Have Inuit artwork, books, CDs available to them to help them to feel more comfortable
Learn some very basic phrases in Inuktitut.
A special thank you to OHSNI, Jeanie Kalluk and Ida Davidee for your guidance and support.

Voice recording: Ida Davidee
Background music: "Owl Song" by Nukariik
Due to the distance between Qikiqtaaluk towns, Inuktitut is spoken in many different dialects across the region.
Please press play to begin or
follow the arrows below:

Custom adoption is usually practiced when parents want their children to grow up in their community
Physicians should be sensitive to the fact that an Inuk patient has traveled an extraordinary distance
Inuit people maintain their traditional language of Inuktitut and preserve their connection to the land

Inuit people value working together and retaining family connections

Traditional "country food" is valuable to their culture, diet and Inuit identity
*These statistics are compiled based on Statistics Canada 2012 Aboriginal Peoples Survey –Education and Employment.
“The modules do a good job of highlighting important aspects of Inuit culture that will be helpful for physicians to know when treating Inuit patients. It also… inform[s] the work health care providers do. The modules are culturally appropriate and provide relevant information about Inuit history and culture.”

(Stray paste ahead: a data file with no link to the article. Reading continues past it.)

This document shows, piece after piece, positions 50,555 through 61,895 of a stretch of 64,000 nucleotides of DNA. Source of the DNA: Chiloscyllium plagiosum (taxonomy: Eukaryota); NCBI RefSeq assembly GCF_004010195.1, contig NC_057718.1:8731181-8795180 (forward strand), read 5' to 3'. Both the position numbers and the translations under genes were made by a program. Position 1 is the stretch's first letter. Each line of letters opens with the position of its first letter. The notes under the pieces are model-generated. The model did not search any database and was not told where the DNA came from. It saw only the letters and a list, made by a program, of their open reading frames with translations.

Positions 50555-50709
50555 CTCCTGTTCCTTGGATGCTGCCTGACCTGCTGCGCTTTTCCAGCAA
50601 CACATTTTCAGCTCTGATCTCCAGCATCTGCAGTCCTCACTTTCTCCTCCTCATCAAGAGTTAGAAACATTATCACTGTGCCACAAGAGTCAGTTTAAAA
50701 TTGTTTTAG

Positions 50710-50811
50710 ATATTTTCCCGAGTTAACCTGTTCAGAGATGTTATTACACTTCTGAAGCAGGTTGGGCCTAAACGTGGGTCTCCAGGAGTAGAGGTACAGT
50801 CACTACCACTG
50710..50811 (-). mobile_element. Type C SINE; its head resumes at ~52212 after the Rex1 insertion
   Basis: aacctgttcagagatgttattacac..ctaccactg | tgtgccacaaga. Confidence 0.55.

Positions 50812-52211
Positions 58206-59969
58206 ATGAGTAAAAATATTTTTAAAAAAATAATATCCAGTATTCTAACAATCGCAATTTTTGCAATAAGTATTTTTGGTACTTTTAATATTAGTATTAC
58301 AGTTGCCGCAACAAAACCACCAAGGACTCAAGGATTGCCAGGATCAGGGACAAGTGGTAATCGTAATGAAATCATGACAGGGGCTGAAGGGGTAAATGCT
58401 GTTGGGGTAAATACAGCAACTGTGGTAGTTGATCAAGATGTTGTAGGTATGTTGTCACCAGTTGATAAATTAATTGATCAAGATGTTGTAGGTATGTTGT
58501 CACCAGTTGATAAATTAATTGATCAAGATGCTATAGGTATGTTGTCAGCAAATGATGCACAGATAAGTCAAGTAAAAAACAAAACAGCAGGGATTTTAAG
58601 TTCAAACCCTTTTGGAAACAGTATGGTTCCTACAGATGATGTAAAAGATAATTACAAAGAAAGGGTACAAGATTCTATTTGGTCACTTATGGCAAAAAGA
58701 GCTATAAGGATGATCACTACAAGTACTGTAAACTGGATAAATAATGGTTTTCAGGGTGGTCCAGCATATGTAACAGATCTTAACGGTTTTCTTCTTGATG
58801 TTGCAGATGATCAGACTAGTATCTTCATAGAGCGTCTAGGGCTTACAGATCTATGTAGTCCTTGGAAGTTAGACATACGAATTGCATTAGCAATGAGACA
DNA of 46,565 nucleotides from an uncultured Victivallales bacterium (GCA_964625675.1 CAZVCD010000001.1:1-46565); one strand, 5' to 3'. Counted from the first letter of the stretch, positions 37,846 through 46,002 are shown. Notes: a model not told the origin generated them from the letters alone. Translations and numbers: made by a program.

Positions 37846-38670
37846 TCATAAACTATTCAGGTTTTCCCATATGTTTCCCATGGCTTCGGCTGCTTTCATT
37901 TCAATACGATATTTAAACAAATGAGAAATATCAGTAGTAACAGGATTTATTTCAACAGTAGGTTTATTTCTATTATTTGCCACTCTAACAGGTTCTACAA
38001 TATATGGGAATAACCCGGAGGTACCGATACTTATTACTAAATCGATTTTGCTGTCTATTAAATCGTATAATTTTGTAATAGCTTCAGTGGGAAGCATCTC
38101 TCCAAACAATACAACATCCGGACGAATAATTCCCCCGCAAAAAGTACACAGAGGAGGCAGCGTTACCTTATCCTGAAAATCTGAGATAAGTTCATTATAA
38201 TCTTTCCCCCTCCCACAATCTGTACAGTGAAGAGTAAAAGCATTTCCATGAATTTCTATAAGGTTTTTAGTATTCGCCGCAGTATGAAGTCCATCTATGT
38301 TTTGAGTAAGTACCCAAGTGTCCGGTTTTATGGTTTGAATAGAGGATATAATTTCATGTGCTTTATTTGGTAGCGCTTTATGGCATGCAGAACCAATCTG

Tuttarviit Member Endorsement
Government of Nunavut

Shuvinai Mike

Module Overview
Inuit values, traditions and their way of life
This module also addresses some of the concerns Inuit may experience, such as fatigue from long travel times, home sickness, and adjusting to the cultural change from being in a large urban setting, among others
“Funding for this (program, document) is provided (in part) by Health Canada. The opinions expressed (in this publication, on this web site, etc) are those of the authors/researchers and do not necessarily reflect the official views of Health Canada.”

“Cette publication (ce programme, ce document) a été rendu(e) possible avec le financement (la contribution financière) de Santé Canada. Les opinions exprimées (sur ce site internet, dans ce rapport, etc) sont celles de l'auteur et ne représentent pas nécessairement celles de Santé Canada.”
Press play to watch the entire module

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How to Watch This Module
Thank you Dr. Radha Jetty for all your knowledge and continuous encouragement throughout the development of this project.
Dr. Radha Jetty
Consultant Pediatrician,
Physician Lead for Inuit Child Health, Children's Hospital of Eastern Ontario (CHEO)
Assistant Professor of Pediatrics
University of Ottawa
There are many reasons why families practice custom adoption
Full transcript